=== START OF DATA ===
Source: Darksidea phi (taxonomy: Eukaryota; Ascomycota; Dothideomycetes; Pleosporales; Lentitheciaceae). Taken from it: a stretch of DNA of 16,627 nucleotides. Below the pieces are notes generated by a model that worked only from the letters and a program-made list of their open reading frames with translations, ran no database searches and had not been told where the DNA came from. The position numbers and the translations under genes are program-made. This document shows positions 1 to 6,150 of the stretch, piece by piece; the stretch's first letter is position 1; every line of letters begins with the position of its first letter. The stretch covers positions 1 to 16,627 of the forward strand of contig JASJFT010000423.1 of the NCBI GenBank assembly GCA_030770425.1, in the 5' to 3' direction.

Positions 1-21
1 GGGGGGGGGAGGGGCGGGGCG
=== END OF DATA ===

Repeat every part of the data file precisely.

Source: Darksidea phi (taxonomy: Eukaryota; Ascomycota; Dothideomycetes; Pleosporales; Lentitheciaceae). Taken from it: a stretch of DNA of 16,627 nucleotides. Below the pieces are notes generated by a model that worked only from the letters and a program-made list of their open reading frames with translations, ran no database searches and had not been told where the DNA came from. The position numbers and the translations under genes are program-made. This document shows positions 1 to 6,150 of the stretch, piece by piece; the stretch's first letter is position 1; every line of letters begins with the position of its first letter. The stretch covers positions 1 to 16,627 of the forward strand of contig JASJFT010000423.1 of the NCBI GenBank assembly GCA_030770425.1, in the 5' to 3' direction.

Positions 1-21
1 GGGGGGGGGAGGGGCGGGGCG